Mangoes from India have been exported to Australia for the first time, with the inaugural consignment of around 400 trays landing in Sydney this week.
Revised protocols have opened the door for Indian imports, with fruit allowed into Australia as long as it has been treated with irradiation prior to export.
Perfection Fresh Australia (PFA) took delivery of the mangoes, all of which were the Kesar variety.
“The first consignment, I’ve got to say, was a little disappointing,” PFA chief executive Michael Simonetta said.
“The fruit had a little bit of blemish on the skin and wasn’t as evenly coloured as we expected it to be, so we’re in the process now of getting it to colour more evenly and then offer it for sale following that.
“The eating quality is quite nice. It’s pleasant to eat.
“The feedback has been okay and the upside for me as a consumer is that it tastes better than the Mexican Keitt [mangoes] that are in the market as well at the moment.”
Mr Simonetta said the mangoes would predominantly end up with independent retailers.
“We have shown them to the major supermarkets, but at the moment the volumes are far too light.
“This is a trial and it’s yet to be concluded, so while I’m a little bit underwhelmed, it’s too early to call.”
High expectations for the Alphonso mango
Mr Simonetta said the next consignment of Kesar mangoes was due to arrive in Perth next week and then imports of Alphonso mangoes would begin soon after.
“The variety I’m really excited about, is in a few week’s time we’ll bring in the Alphonso mango which is known as the king of mango,” he said.
“It’s got a very high profile in India and across the world and I think the whole program of importation of mangoes from India will be judged on the success or otherwise of the Alphonso mango.”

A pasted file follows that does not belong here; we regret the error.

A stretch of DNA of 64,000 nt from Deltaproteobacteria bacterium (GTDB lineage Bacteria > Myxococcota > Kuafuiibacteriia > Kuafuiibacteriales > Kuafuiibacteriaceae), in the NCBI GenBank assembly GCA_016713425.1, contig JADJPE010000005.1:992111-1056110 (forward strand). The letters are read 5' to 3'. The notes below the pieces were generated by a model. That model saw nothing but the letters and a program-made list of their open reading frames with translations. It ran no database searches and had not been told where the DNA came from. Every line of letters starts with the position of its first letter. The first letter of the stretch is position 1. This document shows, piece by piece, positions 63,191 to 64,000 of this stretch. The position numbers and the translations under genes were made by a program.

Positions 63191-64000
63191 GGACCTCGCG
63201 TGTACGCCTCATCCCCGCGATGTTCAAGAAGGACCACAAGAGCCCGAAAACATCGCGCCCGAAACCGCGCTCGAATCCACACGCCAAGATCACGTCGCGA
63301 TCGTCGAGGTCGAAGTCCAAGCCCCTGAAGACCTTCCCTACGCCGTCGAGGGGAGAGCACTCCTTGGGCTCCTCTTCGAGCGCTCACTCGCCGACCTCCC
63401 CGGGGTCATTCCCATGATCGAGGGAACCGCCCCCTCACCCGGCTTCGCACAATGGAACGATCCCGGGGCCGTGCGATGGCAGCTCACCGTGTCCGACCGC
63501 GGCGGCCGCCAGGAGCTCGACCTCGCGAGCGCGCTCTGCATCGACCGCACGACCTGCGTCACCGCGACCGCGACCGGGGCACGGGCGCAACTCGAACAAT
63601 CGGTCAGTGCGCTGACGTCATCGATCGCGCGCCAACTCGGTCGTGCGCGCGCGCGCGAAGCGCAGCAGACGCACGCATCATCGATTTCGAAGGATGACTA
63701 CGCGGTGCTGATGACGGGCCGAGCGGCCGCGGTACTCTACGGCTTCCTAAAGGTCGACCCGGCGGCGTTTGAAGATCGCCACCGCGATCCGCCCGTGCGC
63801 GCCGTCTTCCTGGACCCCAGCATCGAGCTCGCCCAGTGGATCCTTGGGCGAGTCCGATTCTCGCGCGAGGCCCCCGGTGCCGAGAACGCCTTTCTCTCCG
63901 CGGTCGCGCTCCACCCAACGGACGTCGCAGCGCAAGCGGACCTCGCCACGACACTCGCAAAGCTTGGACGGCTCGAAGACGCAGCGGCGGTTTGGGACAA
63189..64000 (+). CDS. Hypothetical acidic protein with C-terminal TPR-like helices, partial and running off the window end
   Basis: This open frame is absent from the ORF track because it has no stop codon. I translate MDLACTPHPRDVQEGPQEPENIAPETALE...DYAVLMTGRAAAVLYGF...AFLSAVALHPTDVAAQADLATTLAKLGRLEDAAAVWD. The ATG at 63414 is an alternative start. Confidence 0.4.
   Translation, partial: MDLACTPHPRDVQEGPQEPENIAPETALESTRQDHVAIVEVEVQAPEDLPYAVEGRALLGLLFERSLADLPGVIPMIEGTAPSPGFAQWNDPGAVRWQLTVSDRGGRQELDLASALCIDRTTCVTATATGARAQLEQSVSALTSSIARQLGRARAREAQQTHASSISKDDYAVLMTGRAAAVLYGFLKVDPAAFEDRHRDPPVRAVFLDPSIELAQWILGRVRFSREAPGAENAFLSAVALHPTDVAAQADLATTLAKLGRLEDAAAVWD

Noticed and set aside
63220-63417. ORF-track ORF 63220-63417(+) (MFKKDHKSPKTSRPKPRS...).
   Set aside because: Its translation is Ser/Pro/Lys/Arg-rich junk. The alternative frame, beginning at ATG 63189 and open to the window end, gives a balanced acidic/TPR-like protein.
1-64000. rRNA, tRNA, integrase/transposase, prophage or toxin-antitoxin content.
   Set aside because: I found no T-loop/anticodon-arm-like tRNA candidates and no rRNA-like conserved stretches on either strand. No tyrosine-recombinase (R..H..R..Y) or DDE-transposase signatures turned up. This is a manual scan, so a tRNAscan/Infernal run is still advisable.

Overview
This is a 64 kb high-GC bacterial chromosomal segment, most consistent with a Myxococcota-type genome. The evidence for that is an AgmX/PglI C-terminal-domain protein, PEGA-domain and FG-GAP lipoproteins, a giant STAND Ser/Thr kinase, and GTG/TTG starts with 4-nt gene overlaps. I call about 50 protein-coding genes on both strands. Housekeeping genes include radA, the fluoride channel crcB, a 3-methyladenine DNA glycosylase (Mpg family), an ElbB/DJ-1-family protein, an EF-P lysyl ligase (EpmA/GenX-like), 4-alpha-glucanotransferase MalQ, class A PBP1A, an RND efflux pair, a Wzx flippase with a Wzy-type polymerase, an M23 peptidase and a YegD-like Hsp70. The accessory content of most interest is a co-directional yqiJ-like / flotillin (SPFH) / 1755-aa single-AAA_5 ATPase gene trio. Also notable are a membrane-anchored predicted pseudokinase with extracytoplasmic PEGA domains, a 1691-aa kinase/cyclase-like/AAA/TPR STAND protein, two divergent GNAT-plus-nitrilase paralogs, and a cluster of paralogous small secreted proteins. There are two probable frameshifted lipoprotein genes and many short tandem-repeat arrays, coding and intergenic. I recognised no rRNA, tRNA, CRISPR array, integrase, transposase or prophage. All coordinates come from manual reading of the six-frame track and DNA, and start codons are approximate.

He said it was too early to tell how many tonnes would be exported to Australia this season.
“My hope is that we can bring into the country a good tasting mango, which the Alphonso is, counter-seasonally to supplement the mango lovers’ desire for fruit in the Australian off-season,” he said.
“The trade will be judged fairly and squarely, wholly and solely by the Australian consumer.
“If the consumer tells us they like this mango and there is a need for it then we’ll bring it in, if they tell us otherwise then we’ll follow their lead.”
Speaking to ABC Rural last month, Robert Gray from the Australian Mango Industry Association, said if the Indian mangoes met biosecurity standards they had no problems with the trade.
“Our position is that, as part of the global trade, if we want access to other countries around the world [to export Australian mangoes], then providing the protocol is safe and not bringing in any pests or diseases, then we’re supportive of other countries having access into our market,” he said.